Xenoestrogens (human-made pesticide chemicals found mostly in fish) may negatively influence male sperm counts. Radioactivity present in seafood may lead to low sperm count. Chicken consumption during pregnancy may result in the feminization of the genitalia of male babies in utero. Men might be cautious about using lavender; in spite of its apparent efficacy in relieving anxiety, it may have estrogenic effects (as might nettle tea). Soy consumption, on the other hand, has been found not to decrease male fertility. Sex steroid hormones found in meat, dairy, and eggs and saturated fat intake may be a cause for the ongoing global drop in male fertility.
Advice to eat oily fish or take fish oil to lower risk of heart disease, stroke, or mortality may no longer be supported by the balance of available evidence. Endocrine-disrupting industrial toxins found in fish and seafood may affect genital development of boys and sexual function of men.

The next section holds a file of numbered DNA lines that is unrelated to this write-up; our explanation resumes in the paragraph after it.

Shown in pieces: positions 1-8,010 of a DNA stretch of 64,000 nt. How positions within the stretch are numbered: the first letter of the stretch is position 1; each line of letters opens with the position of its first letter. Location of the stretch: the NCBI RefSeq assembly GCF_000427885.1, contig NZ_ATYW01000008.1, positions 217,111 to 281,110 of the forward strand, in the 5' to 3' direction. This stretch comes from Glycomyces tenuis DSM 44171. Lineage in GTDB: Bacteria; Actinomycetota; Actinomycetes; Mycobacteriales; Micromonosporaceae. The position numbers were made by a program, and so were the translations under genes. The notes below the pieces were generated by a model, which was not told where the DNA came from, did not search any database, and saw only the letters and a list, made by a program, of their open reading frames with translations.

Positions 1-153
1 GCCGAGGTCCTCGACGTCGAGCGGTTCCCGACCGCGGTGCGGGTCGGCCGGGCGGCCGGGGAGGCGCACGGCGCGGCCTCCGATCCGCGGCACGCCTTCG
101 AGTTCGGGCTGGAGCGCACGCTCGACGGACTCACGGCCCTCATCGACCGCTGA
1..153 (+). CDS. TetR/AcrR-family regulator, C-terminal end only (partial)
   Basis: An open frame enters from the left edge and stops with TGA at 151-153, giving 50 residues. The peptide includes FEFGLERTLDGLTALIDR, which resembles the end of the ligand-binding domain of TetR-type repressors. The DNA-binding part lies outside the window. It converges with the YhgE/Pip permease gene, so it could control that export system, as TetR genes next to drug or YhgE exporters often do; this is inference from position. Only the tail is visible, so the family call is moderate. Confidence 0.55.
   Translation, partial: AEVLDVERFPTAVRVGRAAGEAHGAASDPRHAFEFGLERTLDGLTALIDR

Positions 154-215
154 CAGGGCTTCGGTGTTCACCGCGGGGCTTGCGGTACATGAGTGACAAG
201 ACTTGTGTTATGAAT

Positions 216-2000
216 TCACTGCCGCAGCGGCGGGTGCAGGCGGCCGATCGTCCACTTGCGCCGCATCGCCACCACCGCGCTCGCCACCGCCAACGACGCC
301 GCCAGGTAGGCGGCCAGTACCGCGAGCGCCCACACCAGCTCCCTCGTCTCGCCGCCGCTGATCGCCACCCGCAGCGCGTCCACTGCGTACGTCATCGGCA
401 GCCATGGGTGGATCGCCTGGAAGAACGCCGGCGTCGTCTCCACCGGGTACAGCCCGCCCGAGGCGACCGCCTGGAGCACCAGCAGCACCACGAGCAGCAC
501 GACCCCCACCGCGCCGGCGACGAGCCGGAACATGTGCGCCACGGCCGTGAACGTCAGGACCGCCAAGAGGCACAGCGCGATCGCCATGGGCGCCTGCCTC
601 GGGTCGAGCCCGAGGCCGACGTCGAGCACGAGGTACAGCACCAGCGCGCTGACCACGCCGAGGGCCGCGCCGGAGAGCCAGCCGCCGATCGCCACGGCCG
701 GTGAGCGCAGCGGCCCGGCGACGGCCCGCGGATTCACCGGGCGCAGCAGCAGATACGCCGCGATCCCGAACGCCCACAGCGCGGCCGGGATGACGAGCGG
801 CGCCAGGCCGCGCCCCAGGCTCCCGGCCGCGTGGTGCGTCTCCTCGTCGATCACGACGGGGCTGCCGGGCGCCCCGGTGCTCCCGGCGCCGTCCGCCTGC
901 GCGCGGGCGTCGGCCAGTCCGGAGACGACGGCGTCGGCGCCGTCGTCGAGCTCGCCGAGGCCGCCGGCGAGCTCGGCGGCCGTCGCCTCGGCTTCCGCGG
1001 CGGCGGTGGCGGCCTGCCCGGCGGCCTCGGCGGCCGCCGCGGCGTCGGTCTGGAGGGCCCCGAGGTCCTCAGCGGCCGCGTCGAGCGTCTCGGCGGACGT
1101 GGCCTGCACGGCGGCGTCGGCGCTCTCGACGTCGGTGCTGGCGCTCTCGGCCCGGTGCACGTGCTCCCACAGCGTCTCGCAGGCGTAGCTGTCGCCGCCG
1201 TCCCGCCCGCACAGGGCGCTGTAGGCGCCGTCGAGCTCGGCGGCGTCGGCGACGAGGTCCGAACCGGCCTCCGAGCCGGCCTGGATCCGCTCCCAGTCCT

Male smokers over the age 65 are at the highest risk for an abdominal aortic aneurysm and should consider getting an ultrasound to rule it out.
Eating the spice fenugreek may improve muscle strength and weight lifting power in addition to helping lower the risk of cancer. Eating foods rich in carotenoids and vitamin C (though not cranberries) may be associated with a reduction of lower urinary tract infections in men. Mushrooms are the best source of the antioxidant amino acid ergothioneine, found in seminal fluid.
Topic summary contributed by Linda.